I didn’t expect it when I opened the box. The intense rush of feelings that flooded over me as I not just looked at, but felt the feeling in the cards. I’ve opened a ton of these, old games acquired in garage sales, previous loved goodies waiting to find new homes. One of the main reasons I love the store is getting a chance to find ways to get families to spend more time with each other, using the games an excuse to connect. I know this, I do it all the time. But knowing it in your head is one thing….feeling it in your heart is something else. I found two games yesterday, one of which turned out to have my Dad inside, the other had my grandfather.
I had a hint at how important games could be last Halloween, that I wrote about once before. It was this tall dad (looked like a professional sports player guy) and his probably 9 year old daughter. They came in to trick or treat, but both of them lit up like fireflies when they saw what kind of store they had walked into. She moved from game to game with a look that, when matched with her dad’s, immediately revealed the image of days spent, sprawled out on a floor together, playing games. For them, they looked at the games, and what they saw wasn’t fun, it was love. Nothing more, nothing less. I still think about them once in a while and it’s hard not to feel my heart fill too. .
The games I picked up yesterday were Mille Borne and Chinese Checkers. This particular copy of Mille Borne was from 1971. It could have been the copy I played a thousand times with my Dad when I was a kid, and as I felt the worn softness of the cards, it was not a memory as much as an emotional evocation that hit me so hard. Sounds or smells can have the same effect, but I didn’t expect it from the game. My dad was a big game player, but hadn’t picked up so well that it’s not only ok for parents to lose to their kids, but that it is actually an kind of an art. But Milles Borne had this great blend of strategy and chance that evened things out. Somehow there were a ton of life lessons in that game. Do you speed like crazy for the finish line, getting less points but going for the quick win, Putting down your super protections in advance, or holding on, waiting for the whoo hoo moment of a Coup-fourré. I think that’s the moment I remember most….it was satisfying as heck to beat my dad, both cause it felt good and because even then I knew that it made him proud when I could beat him. But it reminded me in a very visceral way why playing games with your kids isn’t a extra thing to do if you have time…but something that will live with them forever.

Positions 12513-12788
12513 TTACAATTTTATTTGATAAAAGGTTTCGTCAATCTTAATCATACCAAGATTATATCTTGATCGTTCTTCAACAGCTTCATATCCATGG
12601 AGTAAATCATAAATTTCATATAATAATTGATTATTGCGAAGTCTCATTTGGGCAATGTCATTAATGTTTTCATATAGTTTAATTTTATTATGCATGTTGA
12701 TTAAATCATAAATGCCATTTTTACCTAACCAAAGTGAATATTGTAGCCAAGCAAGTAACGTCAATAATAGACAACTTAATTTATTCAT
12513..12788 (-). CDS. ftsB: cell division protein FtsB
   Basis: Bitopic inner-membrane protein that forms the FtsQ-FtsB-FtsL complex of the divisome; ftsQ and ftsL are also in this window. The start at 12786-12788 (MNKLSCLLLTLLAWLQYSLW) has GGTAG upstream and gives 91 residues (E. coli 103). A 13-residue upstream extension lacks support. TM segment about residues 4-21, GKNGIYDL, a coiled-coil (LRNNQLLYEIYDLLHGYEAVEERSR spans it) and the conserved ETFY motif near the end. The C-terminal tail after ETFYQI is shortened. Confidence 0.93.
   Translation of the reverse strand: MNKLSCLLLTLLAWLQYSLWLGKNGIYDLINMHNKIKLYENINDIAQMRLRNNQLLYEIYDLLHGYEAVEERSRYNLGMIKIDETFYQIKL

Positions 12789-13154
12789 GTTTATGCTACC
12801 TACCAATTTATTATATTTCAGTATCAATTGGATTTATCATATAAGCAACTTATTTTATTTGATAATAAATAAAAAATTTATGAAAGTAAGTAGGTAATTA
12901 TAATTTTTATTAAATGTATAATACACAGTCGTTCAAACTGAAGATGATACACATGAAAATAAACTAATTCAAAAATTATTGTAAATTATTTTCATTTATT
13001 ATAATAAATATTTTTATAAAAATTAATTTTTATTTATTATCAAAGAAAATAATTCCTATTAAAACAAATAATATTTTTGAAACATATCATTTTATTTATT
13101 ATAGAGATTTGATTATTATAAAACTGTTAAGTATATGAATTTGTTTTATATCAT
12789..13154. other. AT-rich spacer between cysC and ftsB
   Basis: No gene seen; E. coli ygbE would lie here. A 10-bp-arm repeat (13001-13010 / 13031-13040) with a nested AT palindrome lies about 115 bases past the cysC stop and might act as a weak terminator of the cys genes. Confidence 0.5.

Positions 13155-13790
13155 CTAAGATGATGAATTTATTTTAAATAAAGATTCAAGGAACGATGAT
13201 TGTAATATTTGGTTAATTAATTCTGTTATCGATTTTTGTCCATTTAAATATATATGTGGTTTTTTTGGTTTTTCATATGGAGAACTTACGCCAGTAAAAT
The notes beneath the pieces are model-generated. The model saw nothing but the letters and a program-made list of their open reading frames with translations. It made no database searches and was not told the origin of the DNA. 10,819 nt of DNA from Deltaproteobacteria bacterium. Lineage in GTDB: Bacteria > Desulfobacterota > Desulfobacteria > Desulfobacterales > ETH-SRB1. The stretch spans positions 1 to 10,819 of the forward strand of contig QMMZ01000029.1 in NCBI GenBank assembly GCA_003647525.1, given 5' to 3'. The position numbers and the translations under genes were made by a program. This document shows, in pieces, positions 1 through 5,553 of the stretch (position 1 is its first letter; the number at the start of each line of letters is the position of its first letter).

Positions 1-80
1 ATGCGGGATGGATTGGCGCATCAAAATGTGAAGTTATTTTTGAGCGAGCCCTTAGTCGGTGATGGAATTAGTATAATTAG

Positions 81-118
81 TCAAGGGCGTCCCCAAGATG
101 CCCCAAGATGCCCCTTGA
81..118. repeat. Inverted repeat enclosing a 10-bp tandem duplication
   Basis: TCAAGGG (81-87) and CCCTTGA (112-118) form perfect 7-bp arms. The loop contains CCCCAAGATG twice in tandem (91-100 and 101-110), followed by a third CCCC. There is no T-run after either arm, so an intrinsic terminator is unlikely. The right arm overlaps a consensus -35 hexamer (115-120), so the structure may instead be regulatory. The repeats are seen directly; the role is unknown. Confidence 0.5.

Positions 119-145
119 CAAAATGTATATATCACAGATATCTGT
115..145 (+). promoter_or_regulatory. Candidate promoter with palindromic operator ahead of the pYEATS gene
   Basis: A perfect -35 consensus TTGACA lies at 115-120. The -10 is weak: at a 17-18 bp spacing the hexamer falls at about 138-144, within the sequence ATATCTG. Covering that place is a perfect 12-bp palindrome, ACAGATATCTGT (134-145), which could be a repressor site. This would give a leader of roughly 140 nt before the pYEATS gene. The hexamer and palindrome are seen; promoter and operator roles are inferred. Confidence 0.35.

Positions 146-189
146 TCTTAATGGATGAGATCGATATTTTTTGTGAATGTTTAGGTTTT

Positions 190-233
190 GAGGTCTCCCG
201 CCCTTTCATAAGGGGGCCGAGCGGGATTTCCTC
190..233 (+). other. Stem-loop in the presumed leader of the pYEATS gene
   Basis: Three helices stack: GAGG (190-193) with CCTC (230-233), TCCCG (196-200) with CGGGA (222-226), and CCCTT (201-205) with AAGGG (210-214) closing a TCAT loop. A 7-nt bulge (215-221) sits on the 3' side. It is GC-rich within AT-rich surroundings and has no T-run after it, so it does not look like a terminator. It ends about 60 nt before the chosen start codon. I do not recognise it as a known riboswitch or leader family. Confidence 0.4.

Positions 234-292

Chinese Checkers is my grandfather…or at least brings him back to life for me whenever I see a set, particularly an old set. The family legend is that he brought Chinese Checkers into the country. I did a bunch of research and their may be some truth to it. He was an entrepreneurial guy. An immigrant who got a job as a buyer at the May Company (think early Macy’s) based on completely made up experience. The story of how he brought Chinese Checkers to Leo Pressman, founder of Pressman Toys (and the lawsuit for a whopping $5000 that let him open a furniture store in Denver), I’ll save for another day.